Difficulties of gardening
Growing and harvesting fruits and vegetables has been one of my passions and a part of my life since I was a young boy growing up on the family farm in Clay County.
However, I must admit success is sometimes beyond the grower’s control.
For example, a wet winter extended far into spring this year and delayed the planting of early-maturing vegetables such as greens, cabbage, potatoes, squash and tomatoes. Following an extended period of hot, dry weather, growers now have to water their crops to prevent them from dying.
I credit my parents for instilling in me a strong work ethic and a healthy appreciation for farm life, even though it was a hard way to make a living.
My father was a full-time farmer who excelled at growing produce and peddling it to residential and small business customers on a house-to-house basis. He also grew corn and cotton crops to feed a large flock of laying hens and livestock and provide the necessities for a family of nine.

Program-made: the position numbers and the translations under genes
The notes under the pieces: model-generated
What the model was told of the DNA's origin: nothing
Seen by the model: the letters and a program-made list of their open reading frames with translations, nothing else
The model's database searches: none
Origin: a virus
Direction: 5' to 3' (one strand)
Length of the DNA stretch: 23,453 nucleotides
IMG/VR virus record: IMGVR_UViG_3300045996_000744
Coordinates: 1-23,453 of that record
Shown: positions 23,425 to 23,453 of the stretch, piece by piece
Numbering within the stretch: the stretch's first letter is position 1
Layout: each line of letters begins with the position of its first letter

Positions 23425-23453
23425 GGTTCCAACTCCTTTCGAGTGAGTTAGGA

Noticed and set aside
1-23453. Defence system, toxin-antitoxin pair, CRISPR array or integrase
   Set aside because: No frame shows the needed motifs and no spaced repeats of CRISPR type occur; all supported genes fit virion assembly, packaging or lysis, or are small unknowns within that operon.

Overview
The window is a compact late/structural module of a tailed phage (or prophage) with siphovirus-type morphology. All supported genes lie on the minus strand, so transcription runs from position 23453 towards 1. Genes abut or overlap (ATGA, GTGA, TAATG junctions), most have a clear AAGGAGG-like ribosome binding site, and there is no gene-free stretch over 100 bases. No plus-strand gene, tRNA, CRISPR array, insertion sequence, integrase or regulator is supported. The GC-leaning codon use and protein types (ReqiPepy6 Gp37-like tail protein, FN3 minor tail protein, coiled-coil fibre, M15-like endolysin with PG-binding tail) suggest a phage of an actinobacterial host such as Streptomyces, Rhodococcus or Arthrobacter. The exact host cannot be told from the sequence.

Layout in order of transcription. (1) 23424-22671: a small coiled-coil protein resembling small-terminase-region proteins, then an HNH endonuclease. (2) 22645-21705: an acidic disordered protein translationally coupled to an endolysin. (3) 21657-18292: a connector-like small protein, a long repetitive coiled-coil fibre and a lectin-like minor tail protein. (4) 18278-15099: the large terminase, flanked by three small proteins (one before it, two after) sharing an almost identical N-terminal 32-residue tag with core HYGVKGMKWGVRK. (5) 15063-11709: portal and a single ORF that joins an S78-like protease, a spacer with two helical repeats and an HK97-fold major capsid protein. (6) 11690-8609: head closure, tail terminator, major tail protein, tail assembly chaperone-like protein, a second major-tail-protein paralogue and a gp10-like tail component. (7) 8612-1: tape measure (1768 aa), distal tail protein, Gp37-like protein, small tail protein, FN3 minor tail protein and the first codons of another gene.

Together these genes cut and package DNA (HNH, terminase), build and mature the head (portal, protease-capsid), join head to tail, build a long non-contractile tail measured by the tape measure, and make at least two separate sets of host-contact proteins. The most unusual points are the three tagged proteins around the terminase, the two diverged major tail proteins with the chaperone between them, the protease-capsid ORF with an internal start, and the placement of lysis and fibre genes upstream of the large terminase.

My siblings and I stayed busy hoeing, plowing and harvesting the row crops. It would take us one day to pick the vegetables that would be carried to market the following day. A special treat was to accompany my dad on one of his trips to town, stand on the passenger side running board of his pickup truck and announce the arrival of home grown watermelons, cantaloupes and tomatoes to prospective customers.
I maintained my zeal for gardening even after I left the farm, even though I chose journalism as a career and worked in that field for more than 50 years before retiring in 2016.
Some of the gardens I worked were small but fruitful. My first one in Hartselle, 1962, is especially memorable.
It was planted in the backyard of a rental house on Barkley Street. Cultivation was done with a hoe, rake and push plow. Wow – what work! However, the veggies that landed on our dinner table were very tasty.
Fast forward to 2017, and I decided to expand the size of my garden on Bethel Road with the idea of selling the veggies not needed by our family at the Hartselle Farmers Market. Clearing additional space and increasing my investment in seed, fertilizer and other supplies paid dividends. Despite a wet spring, we harvested bumper crops of squash, cucumbers and tomatoes and had no problem selling the surplus at the farmers market.
Already, we are looking forward to a new growing season and to returning to the market in 2019. Red potatoes and squash are ready to harvest, and tomatoes aren’t far behind.